Playwright Ronan Marra’s twentysomething dramedy “Landslide”—about the reunion between estranged siblings and the desiccation of one of their marriages—offers no illuminative pronouncements on parental loss, addiction or family tensions. It also leaves unresolved as many narrative issues as it raises, populates its stage with complex characters who dare to be difficult and unlikable and scrambles its chronology, expecting audiences to actually pay attention. Nonetheless, the core themes in “Landslide”—the usual stuff about guilt and denial typically heard in a shrink’s office—feel remarkably fresh as articulated onstage through the play’s sharp dialogue, expert sense of rhythm and well-drawn characters whose shifts in temperament inform the dramatic momentum. And despite the underdeveloped character of Sarah, the second act’s patches of lugubrious sentimentality and Marra’s obvious facility with penning comedic versus tragic moments, the play’s smart cast adroitly handle material that in other hands could have easily turned treacly or overwrought. (F.O. Almeida)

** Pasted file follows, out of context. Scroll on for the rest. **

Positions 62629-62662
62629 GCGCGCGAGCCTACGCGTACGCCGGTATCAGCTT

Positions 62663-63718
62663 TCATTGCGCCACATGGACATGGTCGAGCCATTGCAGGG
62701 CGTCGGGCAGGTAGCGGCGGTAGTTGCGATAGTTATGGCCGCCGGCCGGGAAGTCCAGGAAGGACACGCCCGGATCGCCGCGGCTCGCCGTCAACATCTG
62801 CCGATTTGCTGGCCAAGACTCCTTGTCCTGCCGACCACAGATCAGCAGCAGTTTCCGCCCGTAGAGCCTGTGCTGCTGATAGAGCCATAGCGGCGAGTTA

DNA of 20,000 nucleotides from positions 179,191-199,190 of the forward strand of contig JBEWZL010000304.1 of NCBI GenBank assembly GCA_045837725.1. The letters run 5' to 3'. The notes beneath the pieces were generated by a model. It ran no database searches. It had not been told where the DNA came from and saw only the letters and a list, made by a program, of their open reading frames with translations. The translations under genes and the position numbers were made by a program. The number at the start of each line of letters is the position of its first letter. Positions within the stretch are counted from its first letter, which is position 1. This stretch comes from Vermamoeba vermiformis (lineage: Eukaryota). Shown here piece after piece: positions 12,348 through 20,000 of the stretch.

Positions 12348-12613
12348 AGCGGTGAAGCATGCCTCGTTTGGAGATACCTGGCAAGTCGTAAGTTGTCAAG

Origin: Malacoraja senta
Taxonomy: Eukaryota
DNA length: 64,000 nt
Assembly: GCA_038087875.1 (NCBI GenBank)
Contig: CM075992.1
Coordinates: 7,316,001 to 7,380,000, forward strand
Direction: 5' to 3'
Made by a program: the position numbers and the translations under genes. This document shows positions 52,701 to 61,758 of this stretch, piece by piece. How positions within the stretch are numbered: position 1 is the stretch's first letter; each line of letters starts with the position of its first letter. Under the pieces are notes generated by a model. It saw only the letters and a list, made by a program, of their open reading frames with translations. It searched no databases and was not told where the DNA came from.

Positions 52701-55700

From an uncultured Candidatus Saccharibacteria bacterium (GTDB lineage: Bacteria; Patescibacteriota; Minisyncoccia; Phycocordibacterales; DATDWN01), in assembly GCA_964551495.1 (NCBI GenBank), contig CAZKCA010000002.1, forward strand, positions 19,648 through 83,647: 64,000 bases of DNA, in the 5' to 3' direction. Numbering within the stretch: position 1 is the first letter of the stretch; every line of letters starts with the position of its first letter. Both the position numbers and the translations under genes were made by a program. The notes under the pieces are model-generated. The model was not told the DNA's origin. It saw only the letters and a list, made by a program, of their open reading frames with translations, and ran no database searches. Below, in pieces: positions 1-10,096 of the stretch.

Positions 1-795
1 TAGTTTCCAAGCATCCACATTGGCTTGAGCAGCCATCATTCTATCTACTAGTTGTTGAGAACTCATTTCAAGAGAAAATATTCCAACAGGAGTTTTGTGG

This production is now closed.